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Death of a Farmer

by John Mattingly

A front page headline of the June 3, 2009 Denver Post decried, “MORE FARMERS LOSING HOPE, Suicide hotlines field calls as prices fall and money woes mount …”

An early paragraph pointed out: “In the past year, economics and inclement weather have crippled operations, pushing countless farmers to the emotional breaking point, say industry experts.”

Various quotes from farmers articulated hopes and desperations, and a personal story stood out about a farmer who took his own life because he felt he was a burden to those around him.

In 2008, 14 Colorado farmers took their lives, up from 11 in 2007 and 11 in 2006.

Though I have sympathy for those directly affected by these situations, I have a problem with this sort of article for several reasons.

1. The suicide rate for farmers in Colorado is very close to the national average of 12/100,000 (Colorado population at seven million, farmers at 2-3% of the population puts the farmer suicide rate of 14 right at the national average).

So why the headline? Especially considering that in other professions such as the military, banking, even the arts, the suicide rate is many times higher than the average. White male physicians, by the way, have the highest suicide rate, mostly from drug abuse and overdose.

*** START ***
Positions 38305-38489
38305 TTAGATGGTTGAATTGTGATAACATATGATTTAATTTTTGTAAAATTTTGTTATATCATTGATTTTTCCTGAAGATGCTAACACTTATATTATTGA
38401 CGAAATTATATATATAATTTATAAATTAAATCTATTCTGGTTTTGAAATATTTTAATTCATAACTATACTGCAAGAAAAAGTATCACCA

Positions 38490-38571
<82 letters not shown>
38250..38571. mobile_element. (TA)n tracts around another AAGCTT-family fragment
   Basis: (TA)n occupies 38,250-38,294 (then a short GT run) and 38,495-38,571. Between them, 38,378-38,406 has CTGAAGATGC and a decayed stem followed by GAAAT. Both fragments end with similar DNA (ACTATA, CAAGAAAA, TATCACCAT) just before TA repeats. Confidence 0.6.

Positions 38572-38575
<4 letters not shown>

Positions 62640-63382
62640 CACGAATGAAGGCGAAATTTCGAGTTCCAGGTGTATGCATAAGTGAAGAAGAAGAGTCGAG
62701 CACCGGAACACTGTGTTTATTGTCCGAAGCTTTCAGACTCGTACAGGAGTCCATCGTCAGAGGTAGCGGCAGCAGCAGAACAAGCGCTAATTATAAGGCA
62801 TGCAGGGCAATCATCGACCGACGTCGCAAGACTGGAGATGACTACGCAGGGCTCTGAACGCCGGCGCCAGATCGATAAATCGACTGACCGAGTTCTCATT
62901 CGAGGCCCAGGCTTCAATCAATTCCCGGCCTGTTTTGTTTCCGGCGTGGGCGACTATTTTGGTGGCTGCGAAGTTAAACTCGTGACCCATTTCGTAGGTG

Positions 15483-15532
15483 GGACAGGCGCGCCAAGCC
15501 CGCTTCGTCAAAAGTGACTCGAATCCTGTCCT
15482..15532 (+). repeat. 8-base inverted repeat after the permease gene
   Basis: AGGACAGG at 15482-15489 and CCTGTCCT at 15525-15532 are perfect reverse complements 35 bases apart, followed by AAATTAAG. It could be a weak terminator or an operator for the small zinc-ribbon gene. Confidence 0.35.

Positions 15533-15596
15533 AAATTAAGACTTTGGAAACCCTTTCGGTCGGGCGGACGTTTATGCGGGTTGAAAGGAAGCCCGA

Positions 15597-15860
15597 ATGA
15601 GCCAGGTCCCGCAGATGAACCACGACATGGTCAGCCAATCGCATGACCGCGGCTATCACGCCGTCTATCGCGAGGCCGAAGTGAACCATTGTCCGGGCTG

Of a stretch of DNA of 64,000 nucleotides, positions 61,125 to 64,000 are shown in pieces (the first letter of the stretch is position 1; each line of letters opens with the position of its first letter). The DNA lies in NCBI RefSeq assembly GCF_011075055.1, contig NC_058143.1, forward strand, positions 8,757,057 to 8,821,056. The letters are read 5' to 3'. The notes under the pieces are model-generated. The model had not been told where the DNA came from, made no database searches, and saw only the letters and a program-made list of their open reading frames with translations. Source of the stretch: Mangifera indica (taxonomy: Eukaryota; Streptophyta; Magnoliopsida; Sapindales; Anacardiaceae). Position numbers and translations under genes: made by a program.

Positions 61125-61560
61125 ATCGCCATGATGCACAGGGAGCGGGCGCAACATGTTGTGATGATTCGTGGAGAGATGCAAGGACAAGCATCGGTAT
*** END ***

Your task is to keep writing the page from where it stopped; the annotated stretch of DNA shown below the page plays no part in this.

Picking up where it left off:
Maybe we care more about farmers than other professionals, or think we do. People in the military are in such high stress situations that suicide in their sector is regrettable but not surprising. If a banker jumps out a window after losing a few million, we usually won’t cry all day about it. If a struggling artist succumbs to existential angst, our mourning will conclude long before sunset. And doctors on drugs don’t pull very hard at our heartstrings. But if a farmer takes his life, it moves us deeply.

While I’ve benefited from this favorable press and perception most of my life as farmer, it has always made me a little uncomfortable. Sort of like an undeserved award, a lucky guess, or the praise of a biased relative. People always say, “Oh, you’re a farmer, you work so hard, you take such risks.” I nod my head, gracefully accepting the compliment, knowing that there are many people in other professions who work much harder than I ever did, and take risks much greater than I ever have. The extensive safety nets provided to farmers, from breaks on taxes to the wonders of crop insurance, are detailed in previous “Farmer Far Afield” pieces. To put a finer point on it, I think people in the publishing business work harder and take substantially bigger risks than most farmers.

2. Who are the “industry experts” who determine farmers are suddenly driven to an emotional breaking point by economic downturns and bad weather? As far as I can remember, the last 42 years of my farming career were nothing but challenging economic times and uncooperative weather. One of my early teachers in the field (not an industry expert) used to say, “Farmers beat the odds with unreliable machines, unwilling help, unknown numbers, and unpredictable weather. And do a pretty damn good job of it.”